4 effective steps to build consumer loyalty in your bank

It's no secret that retail banking is at a crucial point in its history. The rise of technology - like mobile and online banking - has made the traditional branch more obsolete. While it is far from the end of the "old way" of banking, financial institutions will have to evolve and adapt if they want to remain relevant. 

Thankfully, there is one valuable tool for banks that want to stay at the forefront of their industry: consumer loyalty. Loyal customers will be more devoted to their bank, more trusting and more willing to try out new products and services. A loyal customer base is a more profitable customer base.

Here are four effective tips so banks can turn their average customer into a loyal one:

1. Improve customer service
The first tip may be the most obvious, but it is surprisingly overlooked in many banks. Customer service is a must before any other loyalty programs can be implemented. This is because customer service covers every aspect of the bank - from the moment a new customer walks in the door to selling a long-time consumer on a new service. 

Customer service should be:

  • Timely - Respond to any requests or complaints quickly.
  • Polite - Employees can't overreact, be rude or disrespectful when dealing with customers.
  • Personal - Customer service should be personal. Learn names and respond in customers' preferred medium.

Quality customer service is the foundation of loyalty.

Customer service can be timely, polite and personal.Great customer service improves loyalty.

2. Create better products
While there are many "customer service gimmicks" out there, a better option is to simply create great products. Having the most user-friendly mobile banking platform, or the lowest rates, or no-fee checking, will do more to inspire loyalty than many other strategies. 

It is important to remember what customers want today:

  1. Affordability
  2. Speed
  3. Simplicity
  4. Technology

Build systems and products that cater to these four elements. Mobile and online banking is one part, but so is ditching the teller wall in favor of kiosks and the universal banker model - where tellers are out and multi-faceted employees are in.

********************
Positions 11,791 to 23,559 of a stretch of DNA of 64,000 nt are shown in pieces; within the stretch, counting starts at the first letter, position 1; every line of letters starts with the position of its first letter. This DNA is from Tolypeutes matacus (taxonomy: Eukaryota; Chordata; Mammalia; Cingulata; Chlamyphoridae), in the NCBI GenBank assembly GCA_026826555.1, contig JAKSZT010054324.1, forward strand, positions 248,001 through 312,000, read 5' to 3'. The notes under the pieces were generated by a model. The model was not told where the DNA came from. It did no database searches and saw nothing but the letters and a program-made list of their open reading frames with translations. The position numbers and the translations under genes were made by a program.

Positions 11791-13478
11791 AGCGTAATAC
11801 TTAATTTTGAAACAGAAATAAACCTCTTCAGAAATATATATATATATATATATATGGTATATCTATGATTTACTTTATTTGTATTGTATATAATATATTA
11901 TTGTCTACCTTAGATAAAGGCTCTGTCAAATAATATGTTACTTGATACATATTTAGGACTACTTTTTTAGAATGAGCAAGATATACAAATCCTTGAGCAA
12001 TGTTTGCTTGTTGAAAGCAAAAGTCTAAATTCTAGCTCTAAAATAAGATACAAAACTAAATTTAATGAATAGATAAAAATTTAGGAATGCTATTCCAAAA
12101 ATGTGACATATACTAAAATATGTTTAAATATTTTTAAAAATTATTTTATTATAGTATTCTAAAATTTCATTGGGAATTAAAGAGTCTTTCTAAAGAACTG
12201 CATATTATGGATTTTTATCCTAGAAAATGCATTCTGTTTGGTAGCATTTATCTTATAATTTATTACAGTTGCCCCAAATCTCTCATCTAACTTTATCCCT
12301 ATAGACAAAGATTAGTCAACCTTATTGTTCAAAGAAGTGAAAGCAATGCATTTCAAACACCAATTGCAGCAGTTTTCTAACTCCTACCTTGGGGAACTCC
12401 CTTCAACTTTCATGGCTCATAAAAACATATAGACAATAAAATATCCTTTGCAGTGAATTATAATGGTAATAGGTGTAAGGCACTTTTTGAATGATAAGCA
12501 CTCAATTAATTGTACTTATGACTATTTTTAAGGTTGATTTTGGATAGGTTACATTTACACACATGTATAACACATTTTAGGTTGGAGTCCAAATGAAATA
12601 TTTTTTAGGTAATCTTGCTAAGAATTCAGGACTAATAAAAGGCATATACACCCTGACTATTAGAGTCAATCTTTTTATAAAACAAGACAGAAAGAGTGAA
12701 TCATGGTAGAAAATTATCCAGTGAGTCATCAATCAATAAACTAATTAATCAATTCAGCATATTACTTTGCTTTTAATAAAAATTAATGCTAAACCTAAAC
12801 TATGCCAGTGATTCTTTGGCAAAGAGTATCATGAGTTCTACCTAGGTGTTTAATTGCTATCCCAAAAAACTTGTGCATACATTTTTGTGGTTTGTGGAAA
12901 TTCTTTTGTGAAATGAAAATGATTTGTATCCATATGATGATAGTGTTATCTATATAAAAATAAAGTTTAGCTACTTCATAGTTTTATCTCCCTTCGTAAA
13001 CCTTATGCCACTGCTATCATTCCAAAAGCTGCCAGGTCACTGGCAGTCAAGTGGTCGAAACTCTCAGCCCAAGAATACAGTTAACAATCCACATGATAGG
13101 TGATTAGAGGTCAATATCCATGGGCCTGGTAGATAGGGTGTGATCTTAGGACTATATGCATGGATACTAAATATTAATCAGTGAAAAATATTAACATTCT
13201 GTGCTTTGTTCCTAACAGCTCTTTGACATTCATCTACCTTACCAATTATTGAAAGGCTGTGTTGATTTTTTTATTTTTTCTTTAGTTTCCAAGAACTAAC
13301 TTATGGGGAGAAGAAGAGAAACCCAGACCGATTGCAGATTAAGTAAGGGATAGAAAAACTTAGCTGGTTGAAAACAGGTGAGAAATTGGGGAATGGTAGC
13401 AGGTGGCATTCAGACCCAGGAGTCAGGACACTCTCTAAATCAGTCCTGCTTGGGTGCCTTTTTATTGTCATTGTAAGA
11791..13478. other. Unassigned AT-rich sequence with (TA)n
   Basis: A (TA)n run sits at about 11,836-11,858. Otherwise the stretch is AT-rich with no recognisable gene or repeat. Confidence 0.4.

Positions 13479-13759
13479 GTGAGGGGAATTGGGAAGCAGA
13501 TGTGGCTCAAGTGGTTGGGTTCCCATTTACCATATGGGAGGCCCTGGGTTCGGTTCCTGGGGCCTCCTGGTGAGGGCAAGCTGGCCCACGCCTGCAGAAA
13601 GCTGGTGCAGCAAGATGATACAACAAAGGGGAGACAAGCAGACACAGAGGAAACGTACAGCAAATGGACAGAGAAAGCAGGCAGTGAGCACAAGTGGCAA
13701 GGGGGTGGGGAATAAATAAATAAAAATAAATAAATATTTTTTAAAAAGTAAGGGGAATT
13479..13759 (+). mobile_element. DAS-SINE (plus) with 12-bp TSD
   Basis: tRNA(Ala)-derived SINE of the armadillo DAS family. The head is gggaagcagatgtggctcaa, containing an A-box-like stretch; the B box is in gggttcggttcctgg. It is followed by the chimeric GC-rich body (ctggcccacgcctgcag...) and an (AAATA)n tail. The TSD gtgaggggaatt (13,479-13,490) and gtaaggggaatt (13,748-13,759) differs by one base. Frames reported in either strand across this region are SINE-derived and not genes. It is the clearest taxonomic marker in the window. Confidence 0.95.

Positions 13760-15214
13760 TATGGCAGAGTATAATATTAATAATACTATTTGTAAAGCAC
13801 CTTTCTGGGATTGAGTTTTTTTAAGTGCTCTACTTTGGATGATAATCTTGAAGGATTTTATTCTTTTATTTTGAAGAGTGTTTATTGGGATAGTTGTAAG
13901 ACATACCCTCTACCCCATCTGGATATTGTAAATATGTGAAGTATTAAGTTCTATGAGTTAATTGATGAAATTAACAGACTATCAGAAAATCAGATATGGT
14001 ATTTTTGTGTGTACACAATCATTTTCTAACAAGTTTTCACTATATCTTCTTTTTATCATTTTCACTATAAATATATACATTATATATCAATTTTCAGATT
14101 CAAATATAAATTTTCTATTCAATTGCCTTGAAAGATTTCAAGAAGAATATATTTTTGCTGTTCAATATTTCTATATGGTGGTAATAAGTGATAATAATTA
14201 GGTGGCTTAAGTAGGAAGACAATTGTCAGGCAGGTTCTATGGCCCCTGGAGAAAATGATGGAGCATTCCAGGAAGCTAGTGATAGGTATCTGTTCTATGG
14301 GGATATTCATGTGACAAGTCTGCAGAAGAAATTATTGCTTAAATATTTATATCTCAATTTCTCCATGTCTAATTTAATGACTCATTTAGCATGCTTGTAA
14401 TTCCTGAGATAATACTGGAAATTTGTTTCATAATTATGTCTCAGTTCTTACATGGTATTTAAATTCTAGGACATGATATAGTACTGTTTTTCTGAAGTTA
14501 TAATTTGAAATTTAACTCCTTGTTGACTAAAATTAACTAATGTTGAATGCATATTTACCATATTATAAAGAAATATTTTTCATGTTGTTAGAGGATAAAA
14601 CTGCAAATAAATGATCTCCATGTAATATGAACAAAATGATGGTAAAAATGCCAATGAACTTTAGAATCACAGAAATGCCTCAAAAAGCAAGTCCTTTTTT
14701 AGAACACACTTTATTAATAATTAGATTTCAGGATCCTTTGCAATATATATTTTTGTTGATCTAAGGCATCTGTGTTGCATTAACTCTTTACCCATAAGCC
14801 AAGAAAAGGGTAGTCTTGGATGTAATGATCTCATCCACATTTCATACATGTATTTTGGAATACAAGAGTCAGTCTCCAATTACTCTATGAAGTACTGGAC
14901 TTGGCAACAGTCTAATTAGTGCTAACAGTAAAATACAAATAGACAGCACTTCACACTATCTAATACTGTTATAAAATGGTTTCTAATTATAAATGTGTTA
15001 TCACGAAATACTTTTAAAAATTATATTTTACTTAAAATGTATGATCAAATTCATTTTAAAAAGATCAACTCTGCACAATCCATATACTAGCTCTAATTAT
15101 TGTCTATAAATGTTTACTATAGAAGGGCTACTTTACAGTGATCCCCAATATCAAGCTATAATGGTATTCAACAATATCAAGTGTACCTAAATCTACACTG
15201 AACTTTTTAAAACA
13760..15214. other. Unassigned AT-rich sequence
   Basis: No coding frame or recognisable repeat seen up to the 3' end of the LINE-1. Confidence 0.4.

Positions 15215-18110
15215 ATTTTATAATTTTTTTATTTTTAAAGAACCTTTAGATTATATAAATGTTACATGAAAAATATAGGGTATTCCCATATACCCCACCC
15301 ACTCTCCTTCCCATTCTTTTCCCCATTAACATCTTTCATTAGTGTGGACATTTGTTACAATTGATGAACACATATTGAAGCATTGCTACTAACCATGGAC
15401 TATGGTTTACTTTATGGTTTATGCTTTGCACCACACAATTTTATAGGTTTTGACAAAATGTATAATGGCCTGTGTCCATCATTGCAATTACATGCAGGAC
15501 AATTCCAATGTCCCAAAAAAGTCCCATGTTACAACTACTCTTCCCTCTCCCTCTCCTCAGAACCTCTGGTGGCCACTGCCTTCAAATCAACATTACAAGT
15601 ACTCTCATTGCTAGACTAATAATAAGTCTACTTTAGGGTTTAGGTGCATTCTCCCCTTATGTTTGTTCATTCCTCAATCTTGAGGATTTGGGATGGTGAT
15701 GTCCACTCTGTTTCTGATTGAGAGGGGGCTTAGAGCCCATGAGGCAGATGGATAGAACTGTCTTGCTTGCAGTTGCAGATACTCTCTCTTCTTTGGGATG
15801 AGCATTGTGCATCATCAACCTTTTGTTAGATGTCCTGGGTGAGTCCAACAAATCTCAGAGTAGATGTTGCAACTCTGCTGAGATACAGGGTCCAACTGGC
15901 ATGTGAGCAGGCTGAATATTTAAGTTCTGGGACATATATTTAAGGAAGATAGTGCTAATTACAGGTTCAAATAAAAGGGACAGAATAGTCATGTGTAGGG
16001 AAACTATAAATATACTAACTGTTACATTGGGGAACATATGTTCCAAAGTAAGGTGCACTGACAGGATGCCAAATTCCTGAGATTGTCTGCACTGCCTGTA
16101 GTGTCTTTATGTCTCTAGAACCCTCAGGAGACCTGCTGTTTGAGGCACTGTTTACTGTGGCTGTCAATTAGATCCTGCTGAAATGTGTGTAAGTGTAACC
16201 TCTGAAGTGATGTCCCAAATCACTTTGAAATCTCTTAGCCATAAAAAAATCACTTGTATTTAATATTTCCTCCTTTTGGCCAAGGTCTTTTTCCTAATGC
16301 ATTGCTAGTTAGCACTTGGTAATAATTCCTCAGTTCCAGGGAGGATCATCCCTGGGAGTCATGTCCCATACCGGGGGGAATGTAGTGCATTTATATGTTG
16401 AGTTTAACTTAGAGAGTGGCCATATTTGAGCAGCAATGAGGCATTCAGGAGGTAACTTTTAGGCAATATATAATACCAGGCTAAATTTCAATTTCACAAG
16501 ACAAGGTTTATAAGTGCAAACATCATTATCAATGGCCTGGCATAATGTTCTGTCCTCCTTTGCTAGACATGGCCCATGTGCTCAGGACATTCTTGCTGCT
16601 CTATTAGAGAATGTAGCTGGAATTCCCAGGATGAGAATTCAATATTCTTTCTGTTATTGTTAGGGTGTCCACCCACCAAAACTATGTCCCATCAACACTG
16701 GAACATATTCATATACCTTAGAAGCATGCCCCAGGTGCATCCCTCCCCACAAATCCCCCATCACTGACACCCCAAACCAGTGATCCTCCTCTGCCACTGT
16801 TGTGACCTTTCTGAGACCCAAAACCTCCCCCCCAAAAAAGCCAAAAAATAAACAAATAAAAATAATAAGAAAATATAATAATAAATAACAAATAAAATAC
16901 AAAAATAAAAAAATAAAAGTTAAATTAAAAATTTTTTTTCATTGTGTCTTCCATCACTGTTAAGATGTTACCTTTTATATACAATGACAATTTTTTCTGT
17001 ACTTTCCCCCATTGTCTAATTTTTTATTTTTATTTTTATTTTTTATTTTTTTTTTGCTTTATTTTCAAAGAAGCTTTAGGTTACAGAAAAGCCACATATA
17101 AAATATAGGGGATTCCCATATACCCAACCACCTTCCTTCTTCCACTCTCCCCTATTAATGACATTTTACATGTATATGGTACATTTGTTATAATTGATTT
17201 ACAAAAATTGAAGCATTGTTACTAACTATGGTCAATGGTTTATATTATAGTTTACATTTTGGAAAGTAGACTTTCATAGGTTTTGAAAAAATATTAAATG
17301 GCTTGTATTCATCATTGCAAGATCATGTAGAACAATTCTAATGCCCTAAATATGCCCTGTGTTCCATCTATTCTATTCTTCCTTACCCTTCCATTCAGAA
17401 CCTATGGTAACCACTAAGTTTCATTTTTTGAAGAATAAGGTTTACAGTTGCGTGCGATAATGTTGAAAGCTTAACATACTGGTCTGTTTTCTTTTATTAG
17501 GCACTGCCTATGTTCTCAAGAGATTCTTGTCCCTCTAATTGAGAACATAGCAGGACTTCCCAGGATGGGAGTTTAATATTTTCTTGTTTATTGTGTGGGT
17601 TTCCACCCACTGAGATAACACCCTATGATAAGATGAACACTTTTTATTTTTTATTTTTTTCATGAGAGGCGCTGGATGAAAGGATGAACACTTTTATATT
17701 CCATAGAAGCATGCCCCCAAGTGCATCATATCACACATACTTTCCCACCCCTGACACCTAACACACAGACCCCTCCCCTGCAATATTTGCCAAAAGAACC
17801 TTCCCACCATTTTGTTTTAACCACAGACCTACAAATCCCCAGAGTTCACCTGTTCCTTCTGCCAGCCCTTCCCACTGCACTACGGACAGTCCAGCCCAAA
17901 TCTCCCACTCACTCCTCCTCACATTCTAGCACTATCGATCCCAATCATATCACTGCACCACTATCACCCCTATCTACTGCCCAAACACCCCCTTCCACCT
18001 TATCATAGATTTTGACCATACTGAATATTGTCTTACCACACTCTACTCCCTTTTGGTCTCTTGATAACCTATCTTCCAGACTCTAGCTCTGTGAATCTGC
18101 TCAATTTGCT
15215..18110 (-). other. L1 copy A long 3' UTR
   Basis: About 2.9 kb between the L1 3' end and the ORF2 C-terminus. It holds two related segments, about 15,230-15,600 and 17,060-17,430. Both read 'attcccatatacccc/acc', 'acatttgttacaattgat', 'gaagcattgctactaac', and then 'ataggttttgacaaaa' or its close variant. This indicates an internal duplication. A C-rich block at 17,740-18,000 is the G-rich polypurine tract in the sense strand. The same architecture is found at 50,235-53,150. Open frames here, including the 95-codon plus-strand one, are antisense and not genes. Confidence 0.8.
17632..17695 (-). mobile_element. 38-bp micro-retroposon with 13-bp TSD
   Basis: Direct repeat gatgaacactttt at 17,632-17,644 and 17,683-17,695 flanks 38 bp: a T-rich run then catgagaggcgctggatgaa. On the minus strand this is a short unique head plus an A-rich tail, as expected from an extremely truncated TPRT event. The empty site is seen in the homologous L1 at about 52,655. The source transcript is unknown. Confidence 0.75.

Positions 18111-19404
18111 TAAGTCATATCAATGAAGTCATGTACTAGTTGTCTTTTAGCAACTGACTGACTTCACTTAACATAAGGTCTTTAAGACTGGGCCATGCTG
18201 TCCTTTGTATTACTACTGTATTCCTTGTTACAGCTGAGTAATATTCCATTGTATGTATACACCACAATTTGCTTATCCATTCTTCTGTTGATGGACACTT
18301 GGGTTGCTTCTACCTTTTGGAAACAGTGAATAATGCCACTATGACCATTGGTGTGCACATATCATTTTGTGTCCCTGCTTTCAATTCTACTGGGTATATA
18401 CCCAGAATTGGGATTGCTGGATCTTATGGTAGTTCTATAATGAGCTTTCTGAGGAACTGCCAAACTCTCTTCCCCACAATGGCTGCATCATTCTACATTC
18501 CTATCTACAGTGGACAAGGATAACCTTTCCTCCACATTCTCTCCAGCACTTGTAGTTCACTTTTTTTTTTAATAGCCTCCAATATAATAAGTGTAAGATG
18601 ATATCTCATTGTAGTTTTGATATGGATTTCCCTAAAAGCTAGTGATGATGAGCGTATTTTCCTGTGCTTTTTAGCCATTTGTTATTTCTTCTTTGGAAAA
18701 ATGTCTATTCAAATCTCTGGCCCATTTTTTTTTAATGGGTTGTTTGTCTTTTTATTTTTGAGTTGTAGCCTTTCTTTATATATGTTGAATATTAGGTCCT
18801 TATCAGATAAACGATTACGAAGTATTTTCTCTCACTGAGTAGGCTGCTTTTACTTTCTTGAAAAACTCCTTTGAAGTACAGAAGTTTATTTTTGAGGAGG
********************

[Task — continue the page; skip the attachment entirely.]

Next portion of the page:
3. Provide rewards
The third step is to reward customers. This goes beyond the basic: "Here's $5 for every $100 you spend" type of reward. Rewarding customers should be about fostering a relationship and building trust. 

"Personal rewards are better for customer loyalty."

For starters, learn how individual customers interact with your bank. Does one person never come to your branch, instead only using online services? Reward them with lower fees for paying more bills online, or for switching to paperless billing. If you have a customer who comes in all the time, give them a gift card after a set number of transactions or after opening a new account in person. Make rewards enjoyable, fun and personal. 

4. Leverage technology
The final tip is all about technology. This relates back to what customers want, including rapid service. Technology can make that happen, and if your bank is easier to work with than your competitor, you'll be more likely to have loyal customers.

Technology you can use includes online and mobile banking, as well as smart ATMs and even tablets in your branches. Customers can come in, and your bankers will have tablets handy to help instantly with whatever question they may have. Another valuable approach is to create those teller kiosks, each with an ATM, cash recycler, computer and other tech features. This removes the need for a line, speeds up service and lets one employee handle a variety of customer needs.

At the end of the day, customer loyalty doesn't have a one-size-fits-all solution. It requires a personal approach that is tailored to individual customers' needs, desires and preferences. Then, your bank will start to see loyalty grow.